You may be surprised to know that here in India making cartels based on identity, even if under the name of a holy cow called “Bumipuetra” or son of the soil is looked down upon by most of us.
Here, promoting the selective interests of one’s self or that of his kin is called corruption and nepotism and not, as you call it, development.
We are in fact fighting tooth and nail to arrest the scourge of corruption and (you’ll be shocked to know) get the guilty punished.
Here in India no one is above the law and many a times powerful public figures go to jail for being corrupt or subverting the law.
Now that we are at it, sir, I’m sure it would be interesting to know what the minorities of your country have to say – especially the jailed and beaten ones – about the development-democracy debate.
In fact, sir, your idea of development is largely at odds with many of us here.

Development is no substitute for values
What you did to the tropical forests and water bodies of Malaysia (that is, raze vast acres of them into oblivion to make way for big-buck oil palm plantations and piggeries and so on) would cause huge outrage among many of us who are looking for sustainable development.
We are yet to be unanimously convinced that making cemented roads – however broad, lining them with buildings, even if glass-covered and glossy, and putting cars on them, however fast – is a substitute for our valued bio-diversity.
Many of us are very convinced that displacing huge populations of native people for useless things like racing tracks is a blot on the word “development”.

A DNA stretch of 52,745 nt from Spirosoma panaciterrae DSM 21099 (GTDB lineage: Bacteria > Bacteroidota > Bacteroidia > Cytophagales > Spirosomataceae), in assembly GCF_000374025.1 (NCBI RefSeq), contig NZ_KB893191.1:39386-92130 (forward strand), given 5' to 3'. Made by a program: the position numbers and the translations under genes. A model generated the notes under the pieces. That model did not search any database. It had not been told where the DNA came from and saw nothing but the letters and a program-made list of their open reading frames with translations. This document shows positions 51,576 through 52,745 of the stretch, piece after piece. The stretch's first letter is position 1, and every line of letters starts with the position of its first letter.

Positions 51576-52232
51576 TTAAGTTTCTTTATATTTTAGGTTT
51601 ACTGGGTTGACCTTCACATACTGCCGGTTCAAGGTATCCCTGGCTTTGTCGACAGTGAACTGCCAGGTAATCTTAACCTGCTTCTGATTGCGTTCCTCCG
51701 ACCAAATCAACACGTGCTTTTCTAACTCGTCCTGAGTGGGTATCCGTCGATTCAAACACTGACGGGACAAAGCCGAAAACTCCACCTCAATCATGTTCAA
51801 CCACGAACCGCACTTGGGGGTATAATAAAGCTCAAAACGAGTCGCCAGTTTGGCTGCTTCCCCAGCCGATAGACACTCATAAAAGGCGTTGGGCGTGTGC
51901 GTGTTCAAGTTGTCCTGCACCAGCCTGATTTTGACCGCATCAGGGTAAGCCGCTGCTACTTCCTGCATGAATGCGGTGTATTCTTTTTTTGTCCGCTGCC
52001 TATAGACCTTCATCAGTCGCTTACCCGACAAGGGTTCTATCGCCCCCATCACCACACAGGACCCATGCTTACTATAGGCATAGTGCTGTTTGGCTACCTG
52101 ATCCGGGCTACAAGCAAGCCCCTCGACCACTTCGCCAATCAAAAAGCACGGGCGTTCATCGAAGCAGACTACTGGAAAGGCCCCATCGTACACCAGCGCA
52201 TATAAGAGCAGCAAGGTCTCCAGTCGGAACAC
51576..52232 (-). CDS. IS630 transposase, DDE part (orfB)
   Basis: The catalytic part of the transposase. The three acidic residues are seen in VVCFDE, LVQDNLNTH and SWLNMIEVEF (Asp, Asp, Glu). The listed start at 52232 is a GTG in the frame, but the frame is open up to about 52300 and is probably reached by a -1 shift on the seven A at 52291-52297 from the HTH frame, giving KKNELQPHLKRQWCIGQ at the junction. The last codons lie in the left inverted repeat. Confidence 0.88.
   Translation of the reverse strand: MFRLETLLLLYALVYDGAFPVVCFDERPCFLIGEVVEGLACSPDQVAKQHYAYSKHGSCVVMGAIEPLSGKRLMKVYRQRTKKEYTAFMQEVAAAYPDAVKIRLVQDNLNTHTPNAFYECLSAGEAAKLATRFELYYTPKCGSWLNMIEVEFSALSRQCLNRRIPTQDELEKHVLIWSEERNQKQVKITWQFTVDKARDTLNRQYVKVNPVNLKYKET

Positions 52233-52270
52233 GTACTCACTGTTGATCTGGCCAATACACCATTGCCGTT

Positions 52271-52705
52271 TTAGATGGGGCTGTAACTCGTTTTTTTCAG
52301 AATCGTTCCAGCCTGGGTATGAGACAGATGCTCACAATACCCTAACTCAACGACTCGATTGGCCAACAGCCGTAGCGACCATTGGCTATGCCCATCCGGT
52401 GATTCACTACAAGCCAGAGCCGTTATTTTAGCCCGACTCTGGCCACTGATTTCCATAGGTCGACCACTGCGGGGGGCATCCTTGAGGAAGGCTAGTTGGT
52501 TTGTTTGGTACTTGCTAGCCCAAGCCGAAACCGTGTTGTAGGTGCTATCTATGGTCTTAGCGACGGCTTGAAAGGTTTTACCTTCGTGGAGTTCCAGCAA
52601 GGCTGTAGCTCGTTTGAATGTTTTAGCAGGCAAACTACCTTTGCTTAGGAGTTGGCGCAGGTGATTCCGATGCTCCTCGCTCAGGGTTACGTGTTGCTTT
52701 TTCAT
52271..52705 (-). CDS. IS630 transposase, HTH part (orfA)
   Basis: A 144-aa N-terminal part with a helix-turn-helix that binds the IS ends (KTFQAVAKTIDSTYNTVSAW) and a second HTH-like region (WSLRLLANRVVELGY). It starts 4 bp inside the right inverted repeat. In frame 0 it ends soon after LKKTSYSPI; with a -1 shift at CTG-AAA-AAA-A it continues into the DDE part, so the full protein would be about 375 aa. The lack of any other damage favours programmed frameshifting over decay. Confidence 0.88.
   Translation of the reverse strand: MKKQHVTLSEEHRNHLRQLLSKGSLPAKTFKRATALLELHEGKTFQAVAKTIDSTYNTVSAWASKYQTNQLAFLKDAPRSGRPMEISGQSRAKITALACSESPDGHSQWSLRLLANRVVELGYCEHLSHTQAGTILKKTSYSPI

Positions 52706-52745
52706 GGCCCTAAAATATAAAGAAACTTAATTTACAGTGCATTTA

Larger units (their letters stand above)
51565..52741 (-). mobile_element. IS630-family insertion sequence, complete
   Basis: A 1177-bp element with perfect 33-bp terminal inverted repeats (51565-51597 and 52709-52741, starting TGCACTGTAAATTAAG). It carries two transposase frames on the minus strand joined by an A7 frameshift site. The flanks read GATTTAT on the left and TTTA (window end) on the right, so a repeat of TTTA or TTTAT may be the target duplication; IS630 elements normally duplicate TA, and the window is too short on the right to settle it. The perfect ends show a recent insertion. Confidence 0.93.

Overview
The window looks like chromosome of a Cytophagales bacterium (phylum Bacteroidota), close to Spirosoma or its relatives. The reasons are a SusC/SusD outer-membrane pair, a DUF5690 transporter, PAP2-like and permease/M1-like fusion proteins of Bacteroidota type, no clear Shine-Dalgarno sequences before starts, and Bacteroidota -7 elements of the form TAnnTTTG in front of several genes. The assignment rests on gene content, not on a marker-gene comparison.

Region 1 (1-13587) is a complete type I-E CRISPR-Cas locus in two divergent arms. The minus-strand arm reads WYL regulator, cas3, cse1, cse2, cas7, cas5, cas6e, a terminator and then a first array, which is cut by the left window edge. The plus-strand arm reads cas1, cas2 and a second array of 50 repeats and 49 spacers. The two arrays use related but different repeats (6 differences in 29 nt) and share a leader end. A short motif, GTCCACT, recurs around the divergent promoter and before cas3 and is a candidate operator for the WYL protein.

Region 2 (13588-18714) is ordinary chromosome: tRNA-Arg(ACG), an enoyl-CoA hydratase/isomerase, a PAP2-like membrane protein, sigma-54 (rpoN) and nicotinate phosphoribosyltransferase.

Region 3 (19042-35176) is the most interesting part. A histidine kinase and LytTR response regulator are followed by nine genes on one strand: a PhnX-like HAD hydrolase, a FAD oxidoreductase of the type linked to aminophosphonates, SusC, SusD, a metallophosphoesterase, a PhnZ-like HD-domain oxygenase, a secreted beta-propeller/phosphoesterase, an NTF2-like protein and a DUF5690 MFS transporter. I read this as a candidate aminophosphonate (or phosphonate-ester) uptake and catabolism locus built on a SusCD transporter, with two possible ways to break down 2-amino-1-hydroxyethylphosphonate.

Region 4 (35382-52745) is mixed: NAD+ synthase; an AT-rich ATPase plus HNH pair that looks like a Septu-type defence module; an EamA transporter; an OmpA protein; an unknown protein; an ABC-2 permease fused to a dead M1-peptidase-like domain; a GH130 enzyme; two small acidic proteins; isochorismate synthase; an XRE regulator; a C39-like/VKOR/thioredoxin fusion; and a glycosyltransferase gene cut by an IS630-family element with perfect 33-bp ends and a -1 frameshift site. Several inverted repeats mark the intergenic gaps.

There are many of us who find it a shameful and cruel hypocrisy that while your country has abundant and openly advertised sex tourism, it still whips women for being licentious!
Thanks to the culture of reading here, many of us know of your penchant for cruelty in your personal career.
A career during which you enacted despotic and violent acts at times in the name (your contorted version of) Islam and at times in the name of security and national interest.
We could recount how you rose to power annihilating huge numbers of your opponents and stayed there for over two decades, continuing your devious rule using tactics and schemes which are far beyond Machiavelli.
Many of us know about your vile Internal Security Act, which you used to crush political opposition – jailing them and putting in place a frail and near-sham democracy and placing the entire nation under a one-man rule of Umno for over two decades.
You will note that I have used words like “most of us”, “many of us” and have tried to stay away from absolute claims.
Misconstrued understanding of ‘development’
Besides the age-old Indian practice of accommodating different opinions, it is meant to recognise that there are people in this country, too, who think like you and will have applauded you for saying what you did.
They, too, think that roads are all that important and not the humans who walk on them or the ones who sleep beside them.
They have misconstrued the word development as development of personal wealth and that this “development” is a holy cow and everything including the rights and lives of fellow humans is of lesser priority.
Their money power helps them buy a lot of print space and electronic bandwidth so they may appear like the majority, but thankfully the truth is they aren’t.
The majority of us recognise and are willing to admit – and even discuss at length – that there are problems in our nation – including bad roads.
But they’ll quickly add that we intend to solve those not by lessening democracy but by ncreasing it.